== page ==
For any decent make, the fixed length portions will be very good in length, far better than 0.005". The adjustable head can be calibrated at a specific length with a shorter device, a large mic, or a good 12" caliper.

                    Just lay out the part and inside mic against a straight surface, and butt up to a machinist's square. measure from the end of the part to the end of the inside mic, and add the length set up on the inside mic. The errors should be virtually all in the measurement, if the inside mic is any good. For even better confidence, you can maybe only use the extension pieces (if they are long enough), which should be accurate to tenths or better.

                    Yes, temperature will be important.
                    CNC machines only go through the motions.

                    Ideas expressed may be mine, or from anyone else in the universe.
                    Not responsible for clerical errors. Or those made by lay people either.
                    Number formats and units may be chosen at random depending on what day it is.
                    I reserve the right to use a number system with any integer base without prior notice.
                    Generalizations are understood to be "often" true, but not true in every case.

                    Comment


                    • #11
                      I am wondering what machine will be used to face off the 33.500 in. rods. If a lathe will be used, I wonder if the lead screw could be used. The problem is still " how to check them" if no direct measuring instrument is available.

                      Jim
                      Jim

                      Comment


                      • #12
                        I'll present an idea as sort of a thought experiment. Not sure it is really practical, and I'm glad I don't have to do it.

                        Cut a shallow fine-pitch groove on the surface, say 28 threads per inch. This will effectively etch a scale on the length, with divisions of 0.036" between one groove and the next.

                        If the faces are true, you should be able to measure the angular difference between the point at one end where the groove starts, and the point at the other end where it runs off the piece. If you can measure this angular difference to an accuracy of, say, 20؛, then you will have 360؛/20؛ = 18 increments dividing the 0.036" pitch.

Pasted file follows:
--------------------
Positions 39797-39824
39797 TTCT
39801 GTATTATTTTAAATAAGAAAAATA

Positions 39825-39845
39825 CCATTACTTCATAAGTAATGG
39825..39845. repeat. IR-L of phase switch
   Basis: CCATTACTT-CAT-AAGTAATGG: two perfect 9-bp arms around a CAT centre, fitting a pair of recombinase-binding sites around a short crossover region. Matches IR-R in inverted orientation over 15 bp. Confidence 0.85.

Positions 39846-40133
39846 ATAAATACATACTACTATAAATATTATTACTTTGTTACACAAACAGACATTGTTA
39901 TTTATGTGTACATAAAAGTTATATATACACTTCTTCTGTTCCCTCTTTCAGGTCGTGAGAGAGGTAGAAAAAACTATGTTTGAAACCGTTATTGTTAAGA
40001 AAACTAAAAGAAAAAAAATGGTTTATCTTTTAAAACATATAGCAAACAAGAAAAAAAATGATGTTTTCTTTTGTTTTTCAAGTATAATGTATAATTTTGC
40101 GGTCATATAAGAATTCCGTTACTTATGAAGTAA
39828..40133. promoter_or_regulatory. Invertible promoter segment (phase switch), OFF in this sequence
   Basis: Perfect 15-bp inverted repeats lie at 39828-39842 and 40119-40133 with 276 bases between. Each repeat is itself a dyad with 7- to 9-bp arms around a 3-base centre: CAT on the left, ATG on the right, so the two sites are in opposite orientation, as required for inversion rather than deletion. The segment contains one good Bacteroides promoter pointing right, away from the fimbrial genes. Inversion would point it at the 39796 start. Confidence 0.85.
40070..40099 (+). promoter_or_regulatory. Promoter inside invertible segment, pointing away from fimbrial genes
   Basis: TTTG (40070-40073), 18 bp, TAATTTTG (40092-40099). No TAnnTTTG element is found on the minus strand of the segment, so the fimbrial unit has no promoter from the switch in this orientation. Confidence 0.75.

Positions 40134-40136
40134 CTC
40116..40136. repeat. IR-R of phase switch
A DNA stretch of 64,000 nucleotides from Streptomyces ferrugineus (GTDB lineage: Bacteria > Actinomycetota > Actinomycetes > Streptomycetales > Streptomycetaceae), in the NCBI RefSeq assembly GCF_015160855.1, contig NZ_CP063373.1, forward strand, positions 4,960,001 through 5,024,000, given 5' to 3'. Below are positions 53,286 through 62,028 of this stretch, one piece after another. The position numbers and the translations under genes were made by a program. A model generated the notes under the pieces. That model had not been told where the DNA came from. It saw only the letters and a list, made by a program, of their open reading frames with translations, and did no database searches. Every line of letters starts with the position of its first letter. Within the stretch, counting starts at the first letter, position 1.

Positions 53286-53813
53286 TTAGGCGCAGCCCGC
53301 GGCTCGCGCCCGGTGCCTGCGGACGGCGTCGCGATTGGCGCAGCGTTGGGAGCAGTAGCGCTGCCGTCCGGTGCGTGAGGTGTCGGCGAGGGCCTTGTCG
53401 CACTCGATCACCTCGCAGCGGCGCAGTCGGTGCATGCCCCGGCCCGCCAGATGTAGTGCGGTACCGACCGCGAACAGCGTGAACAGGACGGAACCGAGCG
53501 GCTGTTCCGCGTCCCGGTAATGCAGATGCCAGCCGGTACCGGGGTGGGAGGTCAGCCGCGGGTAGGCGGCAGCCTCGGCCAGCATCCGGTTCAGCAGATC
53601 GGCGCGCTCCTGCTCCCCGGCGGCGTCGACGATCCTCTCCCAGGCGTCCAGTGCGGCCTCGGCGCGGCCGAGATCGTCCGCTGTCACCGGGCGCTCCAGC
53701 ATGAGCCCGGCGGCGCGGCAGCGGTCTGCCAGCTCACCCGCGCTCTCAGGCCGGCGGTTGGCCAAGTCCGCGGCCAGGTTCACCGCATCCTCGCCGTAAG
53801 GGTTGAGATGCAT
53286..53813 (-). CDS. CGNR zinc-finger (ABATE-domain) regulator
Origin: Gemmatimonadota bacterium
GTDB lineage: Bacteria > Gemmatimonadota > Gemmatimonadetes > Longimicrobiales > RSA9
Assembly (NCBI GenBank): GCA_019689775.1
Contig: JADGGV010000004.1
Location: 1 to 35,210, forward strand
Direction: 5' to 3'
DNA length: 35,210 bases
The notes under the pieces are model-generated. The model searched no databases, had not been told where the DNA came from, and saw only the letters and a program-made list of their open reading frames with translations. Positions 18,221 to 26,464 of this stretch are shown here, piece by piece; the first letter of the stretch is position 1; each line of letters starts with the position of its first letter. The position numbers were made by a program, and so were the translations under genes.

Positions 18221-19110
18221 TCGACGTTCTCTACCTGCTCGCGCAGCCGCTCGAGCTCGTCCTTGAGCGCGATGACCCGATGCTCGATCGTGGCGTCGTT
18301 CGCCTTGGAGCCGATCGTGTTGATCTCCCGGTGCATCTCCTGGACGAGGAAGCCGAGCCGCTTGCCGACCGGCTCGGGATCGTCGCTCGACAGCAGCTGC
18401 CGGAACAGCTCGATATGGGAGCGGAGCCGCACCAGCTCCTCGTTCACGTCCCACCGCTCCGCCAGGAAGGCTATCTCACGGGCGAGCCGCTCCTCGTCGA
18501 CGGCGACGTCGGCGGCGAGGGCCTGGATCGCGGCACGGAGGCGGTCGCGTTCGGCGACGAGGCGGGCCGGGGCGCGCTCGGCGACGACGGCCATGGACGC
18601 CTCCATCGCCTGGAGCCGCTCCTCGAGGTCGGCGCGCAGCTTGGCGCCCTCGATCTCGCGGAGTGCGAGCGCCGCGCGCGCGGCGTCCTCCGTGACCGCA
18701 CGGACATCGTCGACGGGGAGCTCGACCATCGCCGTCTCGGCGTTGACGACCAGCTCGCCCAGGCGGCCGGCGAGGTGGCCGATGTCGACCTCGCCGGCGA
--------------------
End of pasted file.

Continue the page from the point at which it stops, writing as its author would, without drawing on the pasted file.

So with this method and these assumptions, you should be able to measure 0.002" increments on the length. Change the parameters to suit your fancy.
                        Last edited by aostling; 09-16-2012, 02:54 AM.
                        Allan Ostling

                        Phoenix, Arizona

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                        • #13
                          You could make your own measuring 'stick' using a section of lead screw. If the accuracy over length spec is suitable, then a pair of 'jaw' sections locked into the threads would give you a way to have variable but accurate spacings to compare with. One jaw would be fixed in place, and the other set onto the threads at some certain distance. An ordinary tape measure would be good enough to find the correct thread to drop the jaw into, since it's the thread itself that determines exactly what the spacing is. For instance, to check a rod 33.4 inches long, you would set the movable jaw at the 34 inch spacing, then measure the difference between that and the workpiece with a caliper.

                          The jaws would have to be in the same plane to give accurate distances, but this could be done on a surface plate or other non-warped surfaces.

                          Carrying the idea further, you could make up a long, narrow 'bed' for the lead screw to nest onto and for the jaws to come flush to when placed over the threads. You could also glue a section of measuring tape to this bed to make it quick and easy to position the movable jaw.

                          If the bed was say a steel tube, you could use magnets to hold the jaws to it. This would allow for the jaws to be held very consistently, for the best accuracy of measurements. Of course, as many have mentioned, you will have to account for temperature effects.
                          I seldom do anything within the scope of logical reason and calculated cost/benefit, etc- I'm following my passion-

                          Comment


                          • #14
                            Are you aware of how some lead-screws are made? Amongst other methods they are "rolled" (like a bolt!! and straightened like an aluminium extrusion). They may not be too "precise" even when new.

                            And if the lathe bed is worn how confident of the lead-screw and the half-nut/s are you?

                            Otherwise think of something else to measure the rods with.

                            Comment


                            • #15
                              Could it be that they want 4 rods of 33 1/2", just all of the same length (ie. would they be just as happy with, say, 33.4" +/- .005? If so, could you clamp all 4 together and then take a skim across both ends?

                              Ian
                              All of the gear, no idea...